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Stratus ADS-B Receivers
For the longest time Monroy Aerospace Corporation only sold the ATD-200 direct and I've seen other companies do the same. They sell direct at list price until the market is saturated and then decide it's time for dealerships. Now avionics shops can become dealers for the product through a distributor. Finally, our first ATD-200 arrives and I grab it for a product "Review". The question is; can this little box listing for $795.00 really aid in traffic detection. During the next month I was going to find out.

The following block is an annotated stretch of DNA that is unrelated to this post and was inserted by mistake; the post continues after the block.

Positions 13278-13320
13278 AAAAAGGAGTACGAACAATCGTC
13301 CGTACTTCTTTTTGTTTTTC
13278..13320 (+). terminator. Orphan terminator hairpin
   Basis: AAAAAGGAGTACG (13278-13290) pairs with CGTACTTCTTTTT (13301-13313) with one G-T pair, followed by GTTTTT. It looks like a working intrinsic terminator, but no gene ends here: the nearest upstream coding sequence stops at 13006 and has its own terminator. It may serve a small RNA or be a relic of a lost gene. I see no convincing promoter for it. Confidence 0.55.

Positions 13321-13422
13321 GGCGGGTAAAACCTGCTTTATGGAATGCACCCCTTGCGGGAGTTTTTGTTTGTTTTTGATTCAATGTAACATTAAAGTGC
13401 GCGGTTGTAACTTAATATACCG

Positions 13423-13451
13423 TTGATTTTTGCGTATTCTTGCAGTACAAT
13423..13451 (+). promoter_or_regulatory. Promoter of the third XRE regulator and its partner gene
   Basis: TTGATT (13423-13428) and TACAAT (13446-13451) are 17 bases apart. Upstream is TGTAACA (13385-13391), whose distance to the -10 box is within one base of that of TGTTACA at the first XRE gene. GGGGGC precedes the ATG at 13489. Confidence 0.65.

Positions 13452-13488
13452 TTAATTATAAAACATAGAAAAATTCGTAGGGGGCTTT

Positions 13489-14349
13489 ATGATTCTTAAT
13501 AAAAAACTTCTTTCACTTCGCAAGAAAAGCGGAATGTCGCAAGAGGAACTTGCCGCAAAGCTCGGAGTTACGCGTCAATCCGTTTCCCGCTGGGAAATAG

The ATD-200 is manufactured by Monroy Aerospace Corp. located in Coral Springs Florida. The receiver measures 2.75"X.75"X5.0" and weighs practically nothing. Heck, even a hamburger is larger and weighs more than the little Monroy. The unit comes complete with an Owner's Manual, DC power cord, audio cord, some Velcro to fasten the unit somewhere in the cockpit and the small rubber antenna with the proper BNC fitting installed. My kit also contained some sheet metal "L" brackets just in case someone wanted to mount the unit in or under the panel. The ATD-200 is considered a portable piece of equipment, so you don't have to hassle with the FAA, this is a good thing. Yes, you could install an antenna mounted to the aircraft and/or hard mount the unit in the instrument panel somewhere but that will run the cost up considerably. The ATD-200 will only operate off aircraft power (no built-in battery case). Operating voltage is 11-30Vdc via the cigar lighter cord. Be advised some aircraft do not have a cigar lighter receptacle or the receptacle may be disconnected on older Cessna aircraft due to an AD on the lighter receptacle. To get the Monroy up and running, simply supply power to the unit, connect the antenna and audio connections (if you want the audio) and turn the unit on. The audio connection will plug into the aircraft audio system or your portable intercom.